111th Ohio Infantry soldier played a key role at Franklin

Isaac R. Sherwood was a resident of Williams County OH when he enlisted as a 26 year-old Newspaper Editor into into “C” Co. OH 14th Infantry in April 1861.

Sherwood 111thOHio

 

Image courtesy of Historic Foundation of Williamson County

Enlisted on 4/22/1861 as a Private.

On 4/27/1861 he mustered into “C” Co. OH 14th Infantry
He was Mustered Out on 8/15/1861

On 8/20/1862 he mustered into Field & Staff OH 111th Infantry
He was Mustered Out on 6/27/1865 at Salisbury, NC

sherwood 111th OHPromotions:
* 1st Lieut 9/6/1862 (1st Lieut & Adjutant)
* Major 2/1/1863
* Lt Colonel 1/1/1864
* Colonel 9/8/1864
* Brig-General 2/27/1865

Other Information:
born 8/13/1835 in Stanford, Dutchess Co., NY
died 10/15/1925 in Toledo, OH

“The Battle of Franklin, fought Nov.30, 1864, was the most destructive of human life in proportion to the number engaged of any battle in the four years war… at midnight on the battlefield of Franklin, the finger of destiny was lifted pointing the open road to Appomattox.” (Gen. Isaac Sherwood; 111th Ohio Infantry)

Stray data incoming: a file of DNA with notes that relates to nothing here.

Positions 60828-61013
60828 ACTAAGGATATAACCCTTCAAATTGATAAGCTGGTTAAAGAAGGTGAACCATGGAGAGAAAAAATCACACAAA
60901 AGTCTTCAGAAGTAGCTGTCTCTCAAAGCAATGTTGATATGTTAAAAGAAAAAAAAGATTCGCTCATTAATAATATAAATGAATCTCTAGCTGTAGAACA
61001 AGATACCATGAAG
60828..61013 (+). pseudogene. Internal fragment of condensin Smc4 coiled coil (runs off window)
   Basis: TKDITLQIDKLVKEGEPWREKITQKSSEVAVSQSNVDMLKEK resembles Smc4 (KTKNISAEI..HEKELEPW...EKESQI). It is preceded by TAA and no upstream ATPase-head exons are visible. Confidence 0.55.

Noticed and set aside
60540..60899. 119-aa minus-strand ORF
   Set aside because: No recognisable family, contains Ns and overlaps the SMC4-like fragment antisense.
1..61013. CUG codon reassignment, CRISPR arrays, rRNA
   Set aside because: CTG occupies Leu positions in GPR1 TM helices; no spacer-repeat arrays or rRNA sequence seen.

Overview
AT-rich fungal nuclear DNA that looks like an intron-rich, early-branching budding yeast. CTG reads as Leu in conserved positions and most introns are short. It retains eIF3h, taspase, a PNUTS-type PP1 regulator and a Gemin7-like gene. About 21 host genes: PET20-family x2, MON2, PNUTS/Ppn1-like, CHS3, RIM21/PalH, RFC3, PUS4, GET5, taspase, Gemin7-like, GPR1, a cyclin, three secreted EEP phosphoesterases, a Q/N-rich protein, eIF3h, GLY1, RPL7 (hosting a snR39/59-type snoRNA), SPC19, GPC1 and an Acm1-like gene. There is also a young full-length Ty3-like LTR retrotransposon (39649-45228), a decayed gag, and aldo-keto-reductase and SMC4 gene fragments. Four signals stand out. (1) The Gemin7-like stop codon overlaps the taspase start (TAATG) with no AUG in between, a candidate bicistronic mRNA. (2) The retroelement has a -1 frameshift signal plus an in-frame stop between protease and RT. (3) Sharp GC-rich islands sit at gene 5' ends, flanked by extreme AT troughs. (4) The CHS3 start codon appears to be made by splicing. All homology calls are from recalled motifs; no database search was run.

Dec 3rd, 1864 letter by 104th Ohio soldier offers grisly detail of Rebel casualties

Nashville, Tenn
Dec 3rd, 1864

There is a mail going out in a few minutes and I must write a few lines to tell you of my safety. You have heard of the fight at Franklin day before yesterday and will be anxious to hear particulars.

I was sent with several others of the Co. after rations about an hour before the charge was made and the fight was almost over before we could get to our works. Tho we started immediately, I tell you, it was a hard battle but our boys stood their ground like heroes, tho a part of the 4th Corps left their works which almost lost the day for us. Our Corps has now, at last, a name which we may be proud of. The enemy’s loss was awful, you can have no idea of it unless you could see the field. The nearest fighting in our Brigade line was directly in front of our Co. We were the left center Co., next to the Colors, and they seemed determined to capture them, but our boys stuck to them. The rebels came up on to our works, some of them jumping clear over them. The ditch in front was piled with dead and wounded and for rods in front, a man could hardly put his foot down without stepping on them. Our loss was comparatively slight, 5 wounded in our Co . . . .

We don’t fear the enemy here. We are well fixed.

Source: (p. 125)

“Burning Rails as We Pleased”: The Civil War Letters of of William Garrigues Bentley, 104th Ohio Volunteer Infantry. McFarland, 2011.

Capt. William F. Kemble, Co. C, 104th Ohio Vol. Inf. artifacts, killed at Franklin

These items are listed for sale in the December 8th, 2012 Heritage Auction.  They belonged to Capt. William F. Kemble, Co. C, 104th Ohio Vol. Infantry.

The auction description says: